The Debt-Equity (D/E) Ratio (Gearing / Leverage)

Usage and Application

Usage of the debt-equity ratio is essential in the following cases:

  1. Investments decisions: When a potential investor is considering to buy shares of a company (called prospect), that investor has to analyze what is the current debt-equity ratio (gearing) of the company. Similarly, when an investor is considering purchasing bonds of a company, they need to understand the significance of the existing debt burden of the prospect. It might be unsafe to invest further in a highly geared company.
  2. Financial Management: A company’s management would need to keep an eye on it’s reported figures. Finance managers have to comply with the lenders’ covenants restricting specific ratios within defined ranges.
  3. Let’s say that a company is required to maintain a debt-equity ratio (gearing) of 2:1. Then the management would keep calculating this ratio on periodic intervals and at the time of critical decisions making to ensure that gearing ratio is under the limits.
  4. Credit Risk Management: Many banks and other lenders need to keep track of the financial strengths and weaknesses of their borrowers. This monitoring is a part of the credit control process to avoid the risk of bad debts or to book the provisions of bad debts (if required). Bank’s would calculate the debt-equity ratio of their clients firstly at the time of considering loan request or requests for other banking facilities (like an overdraft, letter of credit, letter of guarantee etc.)
  5. Regulators, brokers and stock markets: Many analysts are working as information house, and they need to calculate different ratios to update their clients. They advise about different investment options and provide industry figures. Such analysts and brokers estimate debt-equity ratio (gearing) to update their clients. Similarly, many regulators and stock markets also keep an eye on critical ratios of entities regulated by them.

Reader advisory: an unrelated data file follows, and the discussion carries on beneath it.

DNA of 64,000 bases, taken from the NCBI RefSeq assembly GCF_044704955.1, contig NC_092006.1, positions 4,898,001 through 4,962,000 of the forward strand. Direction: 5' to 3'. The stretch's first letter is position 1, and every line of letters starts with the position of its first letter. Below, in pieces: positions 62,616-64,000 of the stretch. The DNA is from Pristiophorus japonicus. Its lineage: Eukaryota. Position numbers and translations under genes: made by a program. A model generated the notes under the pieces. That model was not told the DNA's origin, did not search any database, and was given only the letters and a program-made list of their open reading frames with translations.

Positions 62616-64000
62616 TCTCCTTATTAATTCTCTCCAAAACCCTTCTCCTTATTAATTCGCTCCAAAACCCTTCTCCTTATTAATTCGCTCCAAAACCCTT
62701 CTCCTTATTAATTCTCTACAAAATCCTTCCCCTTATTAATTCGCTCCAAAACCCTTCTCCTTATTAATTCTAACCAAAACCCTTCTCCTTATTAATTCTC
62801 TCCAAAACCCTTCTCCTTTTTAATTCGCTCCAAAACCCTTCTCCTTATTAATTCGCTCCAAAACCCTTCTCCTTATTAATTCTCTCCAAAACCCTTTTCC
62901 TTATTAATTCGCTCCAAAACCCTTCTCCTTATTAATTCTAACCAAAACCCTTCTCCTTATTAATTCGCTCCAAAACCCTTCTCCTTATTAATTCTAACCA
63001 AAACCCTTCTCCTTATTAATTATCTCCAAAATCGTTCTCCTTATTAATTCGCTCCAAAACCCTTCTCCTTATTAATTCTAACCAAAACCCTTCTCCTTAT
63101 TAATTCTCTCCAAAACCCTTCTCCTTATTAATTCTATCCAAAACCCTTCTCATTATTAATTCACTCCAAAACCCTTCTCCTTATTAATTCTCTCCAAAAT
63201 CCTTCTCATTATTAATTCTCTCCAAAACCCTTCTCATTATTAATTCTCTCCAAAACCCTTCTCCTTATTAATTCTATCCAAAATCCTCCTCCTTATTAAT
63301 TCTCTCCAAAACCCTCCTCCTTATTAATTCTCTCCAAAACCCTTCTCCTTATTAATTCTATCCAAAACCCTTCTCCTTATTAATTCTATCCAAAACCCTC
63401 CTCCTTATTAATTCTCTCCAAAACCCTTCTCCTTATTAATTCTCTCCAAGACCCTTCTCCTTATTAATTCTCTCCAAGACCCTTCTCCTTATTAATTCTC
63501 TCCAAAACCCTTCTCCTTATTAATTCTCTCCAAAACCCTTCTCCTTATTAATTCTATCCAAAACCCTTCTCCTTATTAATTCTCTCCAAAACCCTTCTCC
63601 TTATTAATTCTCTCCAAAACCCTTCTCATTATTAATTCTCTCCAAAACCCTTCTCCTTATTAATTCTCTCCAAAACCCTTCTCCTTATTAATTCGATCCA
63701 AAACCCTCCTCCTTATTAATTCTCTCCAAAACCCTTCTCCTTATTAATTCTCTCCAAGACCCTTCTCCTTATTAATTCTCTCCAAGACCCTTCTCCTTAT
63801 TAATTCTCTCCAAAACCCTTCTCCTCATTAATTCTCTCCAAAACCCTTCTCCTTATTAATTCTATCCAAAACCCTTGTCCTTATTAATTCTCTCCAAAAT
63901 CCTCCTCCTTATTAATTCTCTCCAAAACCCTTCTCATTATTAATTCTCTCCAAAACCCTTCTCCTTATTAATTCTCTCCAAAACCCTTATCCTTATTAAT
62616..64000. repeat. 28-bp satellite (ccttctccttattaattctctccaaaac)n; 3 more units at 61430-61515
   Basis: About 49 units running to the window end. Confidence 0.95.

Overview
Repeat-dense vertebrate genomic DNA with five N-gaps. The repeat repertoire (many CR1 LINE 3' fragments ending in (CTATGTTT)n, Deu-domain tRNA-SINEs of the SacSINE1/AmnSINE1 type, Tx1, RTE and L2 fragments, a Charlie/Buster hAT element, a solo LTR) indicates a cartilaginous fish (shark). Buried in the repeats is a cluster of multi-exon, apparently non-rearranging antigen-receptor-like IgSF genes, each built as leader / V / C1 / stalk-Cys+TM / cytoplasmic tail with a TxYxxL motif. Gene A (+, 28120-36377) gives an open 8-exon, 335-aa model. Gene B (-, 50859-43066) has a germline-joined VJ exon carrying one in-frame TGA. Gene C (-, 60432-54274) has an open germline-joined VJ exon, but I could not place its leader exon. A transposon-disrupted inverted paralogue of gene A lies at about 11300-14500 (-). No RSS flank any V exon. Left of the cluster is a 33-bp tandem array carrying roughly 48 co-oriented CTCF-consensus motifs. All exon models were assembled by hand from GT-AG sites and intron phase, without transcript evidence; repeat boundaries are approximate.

6. In Studies and exams: In many studies and assignments of accounting, finance and economics, students need to calculate debt-equity ratios for the analysis and exam purposes.

Definition, example and formula

So, considering the widespread use of the gearing ratio, let’s first see the definition and formula of debt-equity ratio:

A debt-equity ratio calculates debt as a proportion of the equity of the company. Its formula is as below:

Debt equity ratio (or gearing) = Total Liabilities / Equity of the company

Generally speaking, the wording of ‘debt-equity ratio’ or ‘gearing ratio’ or ‘gearing’ or ‘gearing level’ or ‘financial leverage’ are used interchangeably and refer to the same ratio (or with some slight variations).

Example: Let’s say that if a company has total liabilities of $100,000 and its share capital and reserves sum up to $150,000, then the debt-equity ratio will be calculated as follows:

$ 100,000 / $150,000 = 0.667 or 66.7%



Interpretation of debt-equity ratio (or gearing)